"We like to troll for them with Original Floating Rapalas, Husky Jerks, and Mepps spoons," Sean Konrad says. "Rainbows are best in fall, and the browns are best in spring." Browns are flying under the radar since a big flood on the Bow River flushed them over the lower dams on one of the region's finest trout rivers. "I caught a 26-pound brown in 2013," Konrad says. "A 20-pound brown is not uncommon in Diefenbaker— we've caught 6 over that size since the floods in 2010. We catch them all sizes now, and suspect they're naturally reproducing."
Diefenbaker is but one trophy trout venue in the region. "Saskatchewan has one of the best stocked-trout programs in Western Canada," Konrad says. "So many little lakes around here have rainbows and monster browns up to 15 pounds, it's crazy. Most of the lakes stocked in Saskatchewan have really big trout. Lakes stocked by the Fort Qu'Appelle Fish Culture Station are posted on the Ministry of Environment website."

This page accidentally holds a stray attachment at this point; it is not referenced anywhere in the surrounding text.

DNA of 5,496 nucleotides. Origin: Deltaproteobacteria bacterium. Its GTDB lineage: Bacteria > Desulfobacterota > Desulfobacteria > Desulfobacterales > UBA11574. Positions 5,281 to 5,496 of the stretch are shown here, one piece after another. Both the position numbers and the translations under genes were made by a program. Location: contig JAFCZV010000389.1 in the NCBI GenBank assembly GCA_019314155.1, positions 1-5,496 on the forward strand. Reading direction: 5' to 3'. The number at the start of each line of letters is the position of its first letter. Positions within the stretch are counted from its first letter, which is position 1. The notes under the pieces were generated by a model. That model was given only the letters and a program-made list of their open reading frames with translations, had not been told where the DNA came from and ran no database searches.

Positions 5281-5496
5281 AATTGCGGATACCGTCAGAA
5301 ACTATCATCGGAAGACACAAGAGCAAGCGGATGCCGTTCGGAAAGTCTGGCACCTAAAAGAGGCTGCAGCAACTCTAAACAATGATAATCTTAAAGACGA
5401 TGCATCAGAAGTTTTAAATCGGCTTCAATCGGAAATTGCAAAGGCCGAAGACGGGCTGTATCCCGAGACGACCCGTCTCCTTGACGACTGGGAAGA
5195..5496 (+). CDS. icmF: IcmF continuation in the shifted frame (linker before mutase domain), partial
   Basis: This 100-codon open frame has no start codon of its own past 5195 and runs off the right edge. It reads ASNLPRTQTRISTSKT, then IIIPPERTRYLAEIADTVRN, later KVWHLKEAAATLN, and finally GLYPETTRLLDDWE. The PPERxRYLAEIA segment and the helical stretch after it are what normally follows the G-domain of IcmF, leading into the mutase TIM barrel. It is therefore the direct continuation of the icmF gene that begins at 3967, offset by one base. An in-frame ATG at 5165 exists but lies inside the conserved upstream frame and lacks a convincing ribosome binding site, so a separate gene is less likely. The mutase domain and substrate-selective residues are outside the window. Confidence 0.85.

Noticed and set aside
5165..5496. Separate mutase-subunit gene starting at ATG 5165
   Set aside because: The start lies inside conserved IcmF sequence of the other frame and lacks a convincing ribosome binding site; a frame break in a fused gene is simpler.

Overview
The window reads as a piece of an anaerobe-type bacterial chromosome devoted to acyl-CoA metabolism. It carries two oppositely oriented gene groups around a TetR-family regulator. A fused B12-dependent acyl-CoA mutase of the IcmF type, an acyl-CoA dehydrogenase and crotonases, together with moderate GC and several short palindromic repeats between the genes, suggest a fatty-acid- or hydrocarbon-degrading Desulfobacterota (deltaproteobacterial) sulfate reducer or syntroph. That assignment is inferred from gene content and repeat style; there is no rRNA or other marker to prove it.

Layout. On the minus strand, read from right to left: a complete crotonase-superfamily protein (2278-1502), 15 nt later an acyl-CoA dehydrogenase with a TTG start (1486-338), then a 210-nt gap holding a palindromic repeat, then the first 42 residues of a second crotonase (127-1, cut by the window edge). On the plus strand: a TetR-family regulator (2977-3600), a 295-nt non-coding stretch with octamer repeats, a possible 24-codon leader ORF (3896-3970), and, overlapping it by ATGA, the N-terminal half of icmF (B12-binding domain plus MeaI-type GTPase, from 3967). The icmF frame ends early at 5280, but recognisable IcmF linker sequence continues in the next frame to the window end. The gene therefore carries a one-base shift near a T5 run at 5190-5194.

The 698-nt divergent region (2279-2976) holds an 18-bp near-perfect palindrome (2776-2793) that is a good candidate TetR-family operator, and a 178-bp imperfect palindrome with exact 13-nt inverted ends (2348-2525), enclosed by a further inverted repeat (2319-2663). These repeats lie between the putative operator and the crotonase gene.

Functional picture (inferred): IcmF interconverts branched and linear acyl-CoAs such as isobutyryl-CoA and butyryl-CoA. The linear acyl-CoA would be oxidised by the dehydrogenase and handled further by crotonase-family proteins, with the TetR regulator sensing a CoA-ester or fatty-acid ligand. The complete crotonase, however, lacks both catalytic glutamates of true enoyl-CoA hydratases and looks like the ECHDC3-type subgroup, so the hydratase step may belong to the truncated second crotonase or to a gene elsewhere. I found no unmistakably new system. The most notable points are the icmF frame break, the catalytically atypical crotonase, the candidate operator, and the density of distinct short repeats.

"Big pike patrol Diefenbaker, too," Geni adds. "We cast spoons and topwaters in the back ends of shallow, weedy bays all summer long. Big green torpedoes ripping through reeds and cattails on the hookset gets your heart racing. Nothing can stop some of them—they're just too big. Spring runoff raises the lake level, forming perfect habitat for pike and there are 25-pounders back there. Every cast produces a 10- to 20-pounder with a spoon. It's a great environment for fly fishermen, too. It's pretty visual. We cast blind a lot, but you see big gators cruising around the shallows every day. Fishing is awesome from ice-out (mid-May) right through summer. We find big walleyes back there, too. One day I saw more than 100 in 2 feet of crystal clear water at the back of a 'coolie' (shallow, finger-like bay). That was in the middle of June."